Life back then was lived more outdoors than in, with children gathering to play basketball in those driveways with hoops, or street baseball or soccer until it was too dark to see. Neighborhood get-togethers with barbecues, progressive parties and evening board or card games were frequent affairs, and holidays were celebrated in a big way.
On one particular Halloween, Jane Helmuth, an original and present Vallarta resident, brought the neighbors together to organize a Progressive Party for the children. With permission from the City, homeowners blocked off the cul de sac at hill’s bottom. Neighborhood trick-or-treaters then moved from house-to-house experiencing mask making and painting, a water balloon dart throw, a haunted house, a piñata, and many other activities, ending at the top of the street for a celebration complete with music, strobe lighting, popcorn balls and apple bobbing.
Christmas cookie parties were also popular on the street. A week or so before the holiday, each woman planning to attend baked 12 dozen different kinds of cookies, gaily packaging them and bringing them to the host home for an exchange. After enjoying coffee and cookie sampling, each attendee went home with 11 dozen different kinds of cookies for their families.
When Christmas day arrived, cul de sac youngsters visited alternating homes to see, share and tryout the latest toys. They launched rockets, raced motor cars, popped wheelies, hung ten on skateboards, checked out skis, surfboards and boogie boards, and paraded around in new wetsuits. And in between they munched the cookies their moms had lovingly baked weeks before.
It was a different time, and since that time many things have changed. Calle Vallarta is no longer a short cul de sac, but a thoroughfare with numerous cul de sac off shooting its roadway. There are numerous houses on the once barren hillsides, and a main road connects Vallarta to Avenida Pico. Traffic is heavy and swift on the road now, and children no longer play in the street. Most moms work, few stay at home, and those who do are busy carpooling children to numerous activities.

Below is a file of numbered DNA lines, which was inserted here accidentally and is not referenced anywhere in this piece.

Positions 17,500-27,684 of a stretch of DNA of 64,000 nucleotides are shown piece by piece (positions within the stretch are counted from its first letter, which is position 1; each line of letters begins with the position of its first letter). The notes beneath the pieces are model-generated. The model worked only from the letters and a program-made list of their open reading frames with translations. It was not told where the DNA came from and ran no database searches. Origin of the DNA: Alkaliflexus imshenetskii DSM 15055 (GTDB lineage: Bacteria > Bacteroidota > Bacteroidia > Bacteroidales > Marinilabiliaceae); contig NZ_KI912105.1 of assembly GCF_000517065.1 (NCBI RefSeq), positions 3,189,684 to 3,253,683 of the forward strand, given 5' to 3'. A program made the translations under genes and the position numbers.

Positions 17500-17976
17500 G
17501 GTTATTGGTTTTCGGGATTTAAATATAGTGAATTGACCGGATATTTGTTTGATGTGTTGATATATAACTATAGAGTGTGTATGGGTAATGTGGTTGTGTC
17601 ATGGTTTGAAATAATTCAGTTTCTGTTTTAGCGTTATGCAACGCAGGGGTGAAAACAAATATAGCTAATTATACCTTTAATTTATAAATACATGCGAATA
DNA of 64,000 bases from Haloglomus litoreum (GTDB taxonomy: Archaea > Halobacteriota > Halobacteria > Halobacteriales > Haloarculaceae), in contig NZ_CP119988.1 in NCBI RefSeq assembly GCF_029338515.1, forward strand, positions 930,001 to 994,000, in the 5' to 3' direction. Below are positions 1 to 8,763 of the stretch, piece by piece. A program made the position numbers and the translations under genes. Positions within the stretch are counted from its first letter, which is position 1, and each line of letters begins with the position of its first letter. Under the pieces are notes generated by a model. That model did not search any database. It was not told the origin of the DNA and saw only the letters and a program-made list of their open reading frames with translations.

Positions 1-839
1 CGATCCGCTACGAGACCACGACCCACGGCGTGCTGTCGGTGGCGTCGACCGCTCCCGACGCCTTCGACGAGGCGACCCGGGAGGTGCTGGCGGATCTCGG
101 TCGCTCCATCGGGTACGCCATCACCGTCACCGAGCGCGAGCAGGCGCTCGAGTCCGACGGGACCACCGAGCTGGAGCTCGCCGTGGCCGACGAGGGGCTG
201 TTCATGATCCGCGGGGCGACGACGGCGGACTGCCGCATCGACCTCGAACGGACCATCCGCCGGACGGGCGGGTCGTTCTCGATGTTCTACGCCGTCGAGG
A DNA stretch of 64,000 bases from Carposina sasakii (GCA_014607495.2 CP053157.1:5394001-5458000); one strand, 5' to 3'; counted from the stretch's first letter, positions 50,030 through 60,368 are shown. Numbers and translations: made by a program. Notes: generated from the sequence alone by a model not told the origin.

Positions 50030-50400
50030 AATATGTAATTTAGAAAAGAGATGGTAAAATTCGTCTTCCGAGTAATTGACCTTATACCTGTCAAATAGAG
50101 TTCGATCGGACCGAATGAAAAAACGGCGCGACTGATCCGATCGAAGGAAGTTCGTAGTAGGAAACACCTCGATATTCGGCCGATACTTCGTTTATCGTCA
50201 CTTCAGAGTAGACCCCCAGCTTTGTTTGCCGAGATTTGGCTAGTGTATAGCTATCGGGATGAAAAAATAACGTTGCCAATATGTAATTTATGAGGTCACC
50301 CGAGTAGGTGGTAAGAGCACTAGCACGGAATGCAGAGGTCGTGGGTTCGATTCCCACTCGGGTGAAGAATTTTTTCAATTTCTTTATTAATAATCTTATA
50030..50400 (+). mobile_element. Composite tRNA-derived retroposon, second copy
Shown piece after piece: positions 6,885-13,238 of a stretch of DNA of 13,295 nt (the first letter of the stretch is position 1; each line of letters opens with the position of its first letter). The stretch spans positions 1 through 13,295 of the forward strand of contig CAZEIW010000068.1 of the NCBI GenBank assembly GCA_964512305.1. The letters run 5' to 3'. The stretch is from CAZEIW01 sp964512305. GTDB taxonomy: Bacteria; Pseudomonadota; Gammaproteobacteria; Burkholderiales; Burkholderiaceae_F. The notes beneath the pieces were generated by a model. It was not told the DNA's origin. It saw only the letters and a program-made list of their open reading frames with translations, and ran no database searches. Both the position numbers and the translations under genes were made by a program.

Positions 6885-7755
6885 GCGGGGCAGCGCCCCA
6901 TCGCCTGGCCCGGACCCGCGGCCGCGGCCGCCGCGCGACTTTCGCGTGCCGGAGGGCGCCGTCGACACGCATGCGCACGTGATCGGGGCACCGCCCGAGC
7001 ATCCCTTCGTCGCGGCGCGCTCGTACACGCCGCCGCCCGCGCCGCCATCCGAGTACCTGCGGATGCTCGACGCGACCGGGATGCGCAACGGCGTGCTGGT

But while many things have changed on Vallarta … remnants of the old days still exist.
The neighborhood comes together annually, blocking off one of the many new cul de sacs for a street party. Organized by residents Konnie Voris and Debbie Owens, the afternoon and evening feature a jumping booth, face painting and glow sticks for the young, with a carne asada barbecue (specialty of neighborhood party man, Amaury Medrano) music, drinks and dancing for the more mature. And dwellers there still celebrate the fall and winter holidays - encouraged by neighbor and chief decorator Steve Graves - embellishing their front yards to the hilt in a friendly competition to see who can be the most elaborate.
Perhaps the most important thing that has remained the same in this long established neighborhood, is the fact that many Vallartans still make the effort to know one another, look out for each other, and to get together whenever they can. On any given evening, during the summer months, you can see these neighbors gathering in someone’s driveway, sharing cocktails and ordeuvres while children play all around them. And when the sun comes up early in the morning during the school year, you will be sure to find them gathered on the corner, drinking coffee, laughing and sharing stories, waiting with their children for the local school bus before they get on with their day.